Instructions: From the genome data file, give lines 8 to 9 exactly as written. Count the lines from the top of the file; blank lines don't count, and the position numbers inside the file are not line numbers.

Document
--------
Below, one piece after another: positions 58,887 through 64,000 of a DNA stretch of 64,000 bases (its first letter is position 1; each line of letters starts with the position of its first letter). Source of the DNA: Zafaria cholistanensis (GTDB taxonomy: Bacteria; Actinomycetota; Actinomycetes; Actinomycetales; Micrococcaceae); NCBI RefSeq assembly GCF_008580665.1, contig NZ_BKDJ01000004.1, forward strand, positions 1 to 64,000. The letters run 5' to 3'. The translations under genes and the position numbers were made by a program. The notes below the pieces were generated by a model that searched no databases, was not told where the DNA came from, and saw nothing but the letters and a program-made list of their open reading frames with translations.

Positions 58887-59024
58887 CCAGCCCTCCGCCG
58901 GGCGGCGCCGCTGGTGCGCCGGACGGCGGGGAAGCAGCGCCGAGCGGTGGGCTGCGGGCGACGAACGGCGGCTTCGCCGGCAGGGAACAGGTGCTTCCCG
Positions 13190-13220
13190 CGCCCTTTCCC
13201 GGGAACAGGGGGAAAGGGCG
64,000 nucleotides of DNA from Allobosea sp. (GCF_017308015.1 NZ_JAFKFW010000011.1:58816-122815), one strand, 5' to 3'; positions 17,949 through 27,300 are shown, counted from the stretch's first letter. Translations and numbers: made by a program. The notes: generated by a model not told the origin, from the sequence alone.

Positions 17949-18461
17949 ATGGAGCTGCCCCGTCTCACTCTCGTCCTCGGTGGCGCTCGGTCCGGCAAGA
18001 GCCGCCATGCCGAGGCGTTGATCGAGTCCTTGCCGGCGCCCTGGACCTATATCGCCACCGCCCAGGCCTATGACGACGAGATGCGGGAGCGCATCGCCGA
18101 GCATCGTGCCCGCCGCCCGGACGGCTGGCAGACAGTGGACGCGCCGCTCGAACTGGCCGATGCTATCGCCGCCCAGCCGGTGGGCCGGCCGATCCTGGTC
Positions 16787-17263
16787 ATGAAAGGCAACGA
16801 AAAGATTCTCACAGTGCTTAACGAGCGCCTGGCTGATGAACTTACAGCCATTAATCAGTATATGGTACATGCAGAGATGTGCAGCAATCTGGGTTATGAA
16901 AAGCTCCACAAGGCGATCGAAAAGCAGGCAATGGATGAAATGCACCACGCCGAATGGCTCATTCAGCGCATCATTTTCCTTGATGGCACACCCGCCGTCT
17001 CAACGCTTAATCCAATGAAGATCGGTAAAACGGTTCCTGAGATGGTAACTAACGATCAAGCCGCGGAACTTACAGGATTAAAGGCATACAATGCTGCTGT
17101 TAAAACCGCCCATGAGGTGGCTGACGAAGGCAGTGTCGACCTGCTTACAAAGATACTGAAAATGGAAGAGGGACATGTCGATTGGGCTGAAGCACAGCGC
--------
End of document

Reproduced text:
64,000 nucleotides of DNA from Allobosea sp. (GCF_017308015.1 NZ_JAFKFW010000011.1:58816-122815), one strand, 5' to 3'; positions 17,949 through 27,300 are shown, counted from the stretch's first letter. Translations and numbers: made by a program. The notes: generated by a model not told the origin, from the sequence alone.

Positions 17949-18461